Constructing an evidence base of contemporary Mediterranean migrations

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Remembering the Refugee Crisis

Twelve months on from one of the deadliest shipwrecks in modern times, we need to re-think the role memory should play when dealing with the ‘refugee crisis’.

Almost exactly a year ago, on the night of 18/19 April 2015, over 800 migrants died in the Mediterranean’s worst shipwreck of modern times. An Egyptian-flagged boat was travelling between the north of Libya and the Italian island of Lampedusa when it launched a distress call. Tragically, the boat capsized after colliding with the Portuguese merchant ship which had come to its rescue. Many of the people on board, mainly African and Bangladeshi migrants, and including young children, were locked in the hull. Only 28 young men survived and just 58 bodies were recovered – all the others are still technically ‘missing’, most unnamed. Operations to recover and try to identify them will start only this month, as recently confirmed by the Italian government.

As the anniversary of the disaster approaches, it is important to remember the people who lost their lives that night, and with them all the others who died and went missing at sea over recent weeks, months and years trying to reach Europe.

Continue reading Alessio D’Angelo’s latest blog on Middlesex Minds.


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Italy’s system of migration management has been called an ‘illegality factory’. This is how it works.

In his latest blog on the Italian ‘hotspot approach’, Dr. Alessio D’Angelo analyses the complexities of a system based on emergency approaches and temporary measures. A system which is not simply inadequately resourced, but also engrained on practices that many deem illegal by both national and international standards.

Read the full blog post on Middlesex Minds.

An Italian navy ship arrives at the port of Pozzallo, Sicily – Photo by Jordi Bernabeu Farrús (Creative Commons 2.0)

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Migrant crisis? The Italian hotspot approach is not a solution, but it has been politically effective

Over the last few months the so-called migrant crisis in the Mediterranean has been described in terms of ‘chaos’. These or related terms have been used with particular regard to the situation in Greece, which – according to the official statistics – saw nearly one million sea arrivals between January 2015 and January 2016. The ‘chaos’, however, is not in the numbers.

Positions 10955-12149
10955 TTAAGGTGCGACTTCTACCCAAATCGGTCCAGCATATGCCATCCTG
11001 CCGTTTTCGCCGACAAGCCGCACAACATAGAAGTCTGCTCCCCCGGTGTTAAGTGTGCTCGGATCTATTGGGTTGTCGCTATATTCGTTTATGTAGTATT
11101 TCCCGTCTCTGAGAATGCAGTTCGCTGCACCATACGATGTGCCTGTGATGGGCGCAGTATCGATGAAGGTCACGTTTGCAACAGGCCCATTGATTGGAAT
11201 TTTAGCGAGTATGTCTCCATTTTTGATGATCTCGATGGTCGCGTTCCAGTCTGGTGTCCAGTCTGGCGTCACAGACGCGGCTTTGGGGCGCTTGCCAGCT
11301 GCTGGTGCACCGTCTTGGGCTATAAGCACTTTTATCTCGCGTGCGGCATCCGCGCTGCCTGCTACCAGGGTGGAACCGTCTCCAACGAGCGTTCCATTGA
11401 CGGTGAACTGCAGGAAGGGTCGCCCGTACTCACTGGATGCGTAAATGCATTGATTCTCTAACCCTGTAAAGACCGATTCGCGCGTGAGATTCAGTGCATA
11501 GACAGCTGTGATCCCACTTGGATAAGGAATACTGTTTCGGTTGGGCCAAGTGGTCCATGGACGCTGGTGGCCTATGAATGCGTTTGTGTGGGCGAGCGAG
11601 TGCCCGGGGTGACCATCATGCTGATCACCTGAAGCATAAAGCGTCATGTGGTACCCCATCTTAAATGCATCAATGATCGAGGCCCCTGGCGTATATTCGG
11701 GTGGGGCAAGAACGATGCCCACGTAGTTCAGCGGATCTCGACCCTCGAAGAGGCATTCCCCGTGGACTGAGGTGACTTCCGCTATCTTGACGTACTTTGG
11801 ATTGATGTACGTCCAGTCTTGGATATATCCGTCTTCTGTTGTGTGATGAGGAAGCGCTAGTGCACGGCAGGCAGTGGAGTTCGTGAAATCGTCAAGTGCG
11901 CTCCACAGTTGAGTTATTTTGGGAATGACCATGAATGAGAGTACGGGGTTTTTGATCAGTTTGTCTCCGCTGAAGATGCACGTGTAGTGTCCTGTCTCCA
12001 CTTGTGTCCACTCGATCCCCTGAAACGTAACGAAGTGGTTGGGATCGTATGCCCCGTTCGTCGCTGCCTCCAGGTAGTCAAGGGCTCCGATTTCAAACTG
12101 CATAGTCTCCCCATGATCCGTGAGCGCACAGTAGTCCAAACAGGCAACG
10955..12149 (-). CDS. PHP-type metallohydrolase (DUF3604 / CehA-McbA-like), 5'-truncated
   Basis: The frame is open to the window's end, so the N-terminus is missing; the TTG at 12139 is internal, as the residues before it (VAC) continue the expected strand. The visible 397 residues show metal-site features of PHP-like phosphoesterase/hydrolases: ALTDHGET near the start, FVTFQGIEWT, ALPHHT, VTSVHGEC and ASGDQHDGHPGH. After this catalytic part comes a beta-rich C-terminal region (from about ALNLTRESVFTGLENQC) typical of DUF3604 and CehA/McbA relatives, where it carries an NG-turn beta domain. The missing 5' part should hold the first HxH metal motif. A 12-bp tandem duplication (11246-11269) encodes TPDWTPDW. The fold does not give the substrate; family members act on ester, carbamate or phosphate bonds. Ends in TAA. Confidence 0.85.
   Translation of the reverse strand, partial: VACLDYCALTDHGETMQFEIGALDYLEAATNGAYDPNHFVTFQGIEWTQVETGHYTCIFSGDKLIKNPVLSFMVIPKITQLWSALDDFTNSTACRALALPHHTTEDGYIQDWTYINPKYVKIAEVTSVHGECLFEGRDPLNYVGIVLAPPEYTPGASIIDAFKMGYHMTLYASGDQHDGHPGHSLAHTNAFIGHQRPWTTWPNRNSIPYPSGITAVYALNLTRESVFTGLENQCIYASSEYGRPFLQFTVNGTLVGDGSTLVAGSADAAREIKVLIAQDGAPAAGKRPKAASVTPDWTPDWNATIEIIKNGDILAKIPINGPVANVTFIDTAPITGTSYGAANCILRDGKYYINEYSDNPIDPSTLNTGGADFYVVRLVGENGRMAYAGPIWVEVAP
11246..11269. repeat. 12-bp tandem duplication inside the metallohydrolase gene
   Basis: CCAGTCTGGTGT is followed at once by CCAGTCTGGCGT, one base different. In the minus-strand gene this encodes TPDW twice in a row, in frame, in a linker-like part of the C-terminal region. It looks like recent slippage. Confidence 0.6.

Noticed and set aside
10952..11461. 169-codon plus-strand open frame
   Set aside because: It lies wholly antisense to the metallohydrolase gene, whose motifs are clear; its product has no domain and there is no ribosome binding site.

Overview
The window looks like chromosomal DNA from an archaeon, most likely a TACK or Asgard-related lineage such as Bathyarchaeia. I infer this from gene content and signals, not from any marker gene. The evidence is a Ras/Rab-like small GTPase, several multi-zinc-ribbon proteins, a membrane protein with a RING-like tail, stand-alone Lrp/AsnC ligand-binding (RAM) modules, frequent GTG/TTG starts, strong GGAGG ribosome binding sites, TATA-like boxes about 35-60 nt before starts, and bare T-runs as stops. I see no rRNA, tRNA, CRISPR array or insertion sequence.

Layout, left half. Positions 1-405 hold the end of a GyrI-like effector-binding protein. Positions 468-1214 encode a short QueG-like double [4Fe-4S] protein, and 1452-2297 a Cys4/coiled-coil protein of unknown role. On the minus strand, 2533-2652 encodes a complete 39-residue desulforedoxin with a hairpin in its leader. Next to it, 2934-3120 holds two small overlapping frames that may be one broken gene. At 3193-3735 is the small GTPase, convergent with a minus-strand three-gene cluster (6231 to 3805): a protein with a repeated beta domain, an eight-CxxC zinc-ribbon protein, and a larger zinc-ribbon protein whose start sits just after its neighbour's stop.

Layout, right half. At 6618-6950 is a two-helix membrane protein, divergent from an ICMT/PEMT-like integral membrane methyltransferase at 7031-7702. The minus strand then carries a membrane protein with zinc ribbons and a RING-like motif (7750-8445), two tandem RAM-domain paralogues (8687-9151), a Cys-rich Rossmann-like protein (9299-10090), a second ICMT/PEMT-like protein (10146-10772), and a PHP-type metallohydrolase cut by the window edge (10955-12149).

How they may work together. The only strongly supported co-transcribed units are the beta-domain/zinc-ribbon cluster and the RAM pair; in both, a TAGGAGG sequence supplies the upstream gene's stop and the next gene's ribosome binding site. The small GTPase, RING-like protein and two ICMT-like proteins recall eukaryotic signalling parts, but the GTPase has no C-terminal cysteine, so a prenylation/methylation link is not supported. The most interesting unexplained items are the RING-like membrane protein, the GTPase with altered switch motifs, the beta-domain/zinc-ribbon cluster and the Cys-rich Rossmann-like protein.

Continue reading on Middlesex Minds.


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After war and displacement: researching the mental health of refugees

How do the experiences of war and forced migration affect the mental health and well-being of the displaced? This is one of the questions at the heart of a Swiss government-funded research project focusing on the experiences of displaced women in Bosnia, Serbia and Kosovo involving Professor of International Politics Brad Blitz.

Read the full article on Middlesex Minds.

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Anonymous in Lampedusa


Middlesex University student Dan Hitchins-Samson reflects on his experience in Lampedusa with Dr Elena Vacchelli. Their visit to the island’s cemetery (the final resting place for hundreds of unidentified migrants) and the boat arrivals that followed, are the object of a moving video also produced by Dan.

Anonymous in Lampedusa

As Elena Vacchelli and I descended onto the tiny island of Lampedusa in an even tinier plane, I could tell I was about to experience a part of Italy like no other. With the nearest landmass being Tunisia, it certainly felt just as much North African as it did Italian. The windswept shrub-land, rocky landscape and placid town seemed worlds apart from the bustling Sicilian market we had been in hours before.

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